Background: Medication-related hospital admissions in Australia have previously been estimated to account for approximately 3% of all hospital admissions, with hospital entry points being a point of vulnerability. The timely medication review and reconciliation by a pharmacist at the early stage of an admission for patients admitted to the Acute Medical Unit (AMU) would be beneficial. Setting: The Emergency Department (ED) and AMU in a 300 bed tertiary teaching hospital, in South Australia. Objective: To investigate the impact of a Medical Admissions (MA) pharmacist on the proportion of AMU patients who receive a complete and accurate medication history by a pharmacist prior to admission and within 4 h of presentation. Method: This prospective observational study with a non-concurrent parallel study design examined a standard clinical pharmacist service within the AMU and ED to a Medical Admissions (MA) Pharmacist, in addition to the standard AMU and ED pharmacist service. Continuous variables were analysed using a two sample t test, whilst categorical data were analysed using Fisher’s exact test. Risk ratios were also calculated for categorical data, with p < 0.05 taken as statistically significant. Main outcome measures: Rates of completion of a complete medication history prior to admission and proportion of patients seen within 4 h of presentation by a pharmacist. Results: The intervention resulted in more patients receiving a complete medication history prior to admission (2.7% in the control group vs 18.5%, p < 0.01) and being seen by the pharmacist within 4 h of presentation (1.6% in the control group vs 7.5%, p < 0.01). Conclusion: Implementation of an extended hours clinical pharmacy service in the form of a medical admissions pharmacist based in the ED significantly increased the number of complete medication histories and clinical reviews completed for patients being admitted to an AMU. These were also completed earlier in the patients’ admission. There was also a small trend toward increasing the proportion of patients discharged by 11 am in the intervention group.

Speaker
Biography:

In the future urgent, acute and emergency medicine clinical workforce, new models of care and care delivery need to be developed, in order to maintain and enhance standards of safe and accessible patient care. A departure from traditional (doctor-led) approaches to workforce planning and an understanding of the scope and governance surrounding emerging clinical roles is necessary to develop a sustainable, multi-skilled workforce across primary, community and secondary care. Today’s healthcare workforce includes an ever-increasing number of non-doctor professionals, undertaking clinical work in the medical domain. The traditional, medicines-focused role of the pharmacist is being challenged by NHS Health Education England (HEE) - the organisation responsible for NHS workforce training and development in England - and its national stakeholders.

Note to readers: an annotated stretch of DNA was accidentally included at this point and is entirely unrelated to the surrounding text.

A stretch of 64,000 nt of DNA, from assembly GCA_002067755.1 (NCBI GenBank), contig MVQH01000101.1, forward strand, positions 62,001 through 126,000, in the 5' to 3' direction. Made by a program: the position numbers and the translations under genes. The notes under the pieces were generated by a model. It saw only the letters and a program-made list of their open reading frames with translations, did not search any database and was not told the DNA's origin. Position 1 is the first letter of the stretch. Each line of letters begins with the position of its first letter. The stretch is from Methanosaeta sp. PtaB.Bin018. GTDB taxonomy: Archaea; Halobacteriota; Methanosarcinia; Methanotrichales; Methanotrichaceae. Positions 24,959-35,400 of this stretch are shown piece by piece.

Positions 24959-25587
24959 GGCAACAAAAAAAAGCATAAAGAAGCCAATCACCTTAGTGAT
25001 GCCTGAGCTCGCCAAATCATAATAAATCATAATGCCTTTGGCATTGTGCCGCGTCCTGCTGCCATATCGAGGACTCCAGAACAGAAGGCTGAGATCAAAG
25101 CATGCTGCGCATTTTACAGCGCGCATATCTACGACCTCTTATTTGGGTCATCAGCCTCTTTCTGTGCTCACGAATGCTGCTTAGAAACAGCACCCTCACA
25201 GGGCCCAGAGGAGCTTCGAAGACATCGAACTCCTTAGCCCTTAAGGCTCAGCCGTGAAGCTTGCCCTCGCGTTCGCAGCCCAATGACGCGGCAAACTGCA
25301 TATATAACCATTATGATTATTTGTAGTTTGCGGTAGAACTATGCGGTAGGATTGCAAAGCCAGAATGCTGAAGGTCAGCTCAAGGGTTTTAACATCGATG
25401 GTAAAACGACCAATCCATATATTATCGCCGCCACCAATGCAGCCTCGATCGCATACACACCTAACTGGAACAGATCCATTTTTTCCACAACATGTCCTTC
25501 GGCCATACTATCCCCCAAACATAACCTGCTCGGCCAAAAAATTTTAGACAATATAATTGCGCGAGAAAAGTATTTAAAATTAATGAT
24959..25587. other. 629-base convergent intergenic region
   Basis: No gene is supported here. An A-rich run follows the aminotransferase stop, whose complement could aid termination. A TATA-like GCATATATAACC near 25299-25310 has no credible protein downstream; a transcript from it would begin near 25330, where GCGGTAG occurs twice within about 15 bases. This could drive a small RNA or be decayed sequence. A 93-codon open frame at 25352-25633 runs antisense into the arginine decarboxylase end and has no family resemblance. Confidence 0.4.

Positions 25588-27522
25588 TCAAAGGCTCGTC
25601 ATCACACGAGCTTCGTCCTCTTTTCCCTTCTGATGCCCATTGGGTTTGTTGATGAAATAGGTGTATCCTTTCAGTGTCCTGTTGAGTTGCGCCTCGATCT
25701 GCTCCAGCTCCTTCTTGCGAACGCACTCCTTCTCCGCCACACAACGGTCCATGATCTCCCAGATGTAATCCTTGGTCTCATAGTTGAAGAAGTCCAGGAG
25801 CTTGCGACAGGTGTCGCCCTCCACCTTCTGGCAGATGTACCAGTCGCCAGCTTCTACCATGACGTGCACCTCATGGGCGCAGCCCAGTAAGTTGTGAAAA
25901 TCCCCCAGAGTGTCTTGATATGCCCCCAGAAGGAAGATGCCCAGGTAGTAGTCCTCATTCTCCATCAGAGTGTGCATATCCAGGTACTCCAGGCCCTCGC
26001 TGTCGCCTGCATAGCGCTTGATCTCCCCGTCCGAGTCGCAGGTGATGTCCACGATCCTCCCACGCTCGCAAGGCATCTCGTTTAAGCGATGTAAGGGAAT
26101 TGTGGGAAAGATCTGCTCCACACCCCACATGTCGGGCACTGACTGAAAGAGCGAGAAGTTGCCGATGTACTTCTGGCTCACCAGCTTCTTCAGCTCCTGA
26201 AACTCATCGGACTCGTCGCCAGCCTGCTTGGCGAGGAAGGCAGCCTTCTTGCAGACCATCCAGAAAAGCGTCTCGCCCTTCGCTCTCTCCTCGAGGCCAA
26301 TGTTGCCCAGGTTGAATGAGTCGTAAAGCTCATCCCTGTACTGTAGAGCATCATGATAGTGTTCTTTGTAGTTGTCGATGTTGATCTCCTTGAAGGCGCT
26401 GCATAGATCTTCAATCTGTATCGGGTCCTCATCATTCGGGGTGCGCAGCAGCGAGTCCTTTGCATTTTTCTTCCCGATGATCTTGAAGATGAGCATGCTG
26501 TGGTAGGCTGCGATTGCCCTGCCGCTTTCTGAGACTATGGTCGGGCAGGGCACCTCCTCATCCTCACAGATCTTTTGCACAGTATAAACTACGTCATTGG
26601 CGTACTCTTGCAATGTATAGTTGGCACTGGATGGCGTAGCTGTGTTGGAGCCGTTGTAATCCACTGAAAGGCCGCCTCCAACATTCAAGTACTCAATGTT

It is contended that the future pharmacist clinician should be able to confidently and competently manage patients at an advanced clinical level – with health assessment, diagnostics and clinical examination skills comparable with that of a mid-level clinician. A recent three-year programme undertaken by HEE, evaluated the potential for pharmacists to manage patients in the emergency department and across urgent and acute care in England. Evidence from the ‘Pharmacists in Emergency Departments’ (PIED) suite of studies suggests that pharmacists with advanced training may clinically manage up to 36% of patients attending emergency departments. The HEE programme examines this data and proposes enhanced clinical development pathways for pharmacists. The programme team propose a change in thinking around the deployment of pharmacists in the future integrated clinical workforce across urgent, acute and emergency care.

Abstract:

In the future urgent, acute and emergency medicine clinical workforce, new models of care and care delivery need to be developed, in order to maintain and enhance standards of safe and accessible patient care. A departure from traditional (doctor-led) approaches to workforce planning and an understanding of the scope and governance surrounding emerging clinical roles is necessary to develop a sustainable, multi-skilled workforce across primary, community and secondary care. Today’s healthcare workforce includes an ever-increasing number of non-doctor professionals, undertaking clinical work in the medical domain. The traditional, medicines-focused role of the pharmacist is being challenged by NHS Health Education England (HEE) - the organisation responsible for NHS workforce training and development in England - and its national stakeholders.

It is contended that the future pharmacist clinician should be able to confidently and competently manage patients at an advanced clinical level – with health assessment, diagnostics and clinical examination skills comparable with that of a mid-level clinician. A recent three-year programme undertaken by HEE, evaluated the potential for pharmacists to manage patients in the emergency department and across urgent and acute care in England. Evidence from the ‘Pharmacists in Emergency Departments’ (PIED) suite of studies suggests that pharmacists with advanced training may clinically manage up to 36% of patients attending emergency departments. The HEE programme examines this data and proposes enhanced clinical development pathways for pharmacists. The programme team propose a change in thinking around the deployment of pharmacists in the future integrated clinical workforce across urgent, acute and emergency care.

Speaker
Biography:

Fadhila Helnisa has completed her bachelor degree from Faculty of Pharmacy on 2014, Andalas University (Indonesia) and has successfully fulfilled all the academic requirements of Indonesian Pharmacist Profession on 2015. Now, she is studying at Master of Toxicology, University of Birmingham.

Abstract:

A study on clinical pharmacokinetics aspect of drugs in patients with hypertension at the Internal Medicine Department of Hospital Padang Panjang (Indonesia) has been conducted. The aims of the research was to determine the accuracy of antihypertensive medications to achieve targeted blood pressure and to assess the dosage regimen based on liver and/or kidney functions, also drug interactions. The study was performed from December 2013 to February 2014. This is observational prospective study with 49 patients who met the inclusion and exclusion criteria. Data was analyzed descriptively. Results showed that 60.42% antihypertensive medications were effective but 39.58% not effective to reach the targeted blood pressure. There were 3 cases in appropriate dose regimen covering 1 case digoxin, 1 case furosemid and 1 case captopril. From the cases, doses exceed individual dose included digoxin and captopril.  There were 14 cases of pharmacokinetic interactions and 2 cases of pharmacodynamic interactions. Interaction between amlodipine and diltiazem (7 patients, 14.58%) influenced the blood pressure control in patient. These are pharmacokinetic interaction because diltiazem decreases metabolism of amlodipine by inhibiting enzyme CYP 3A3/4.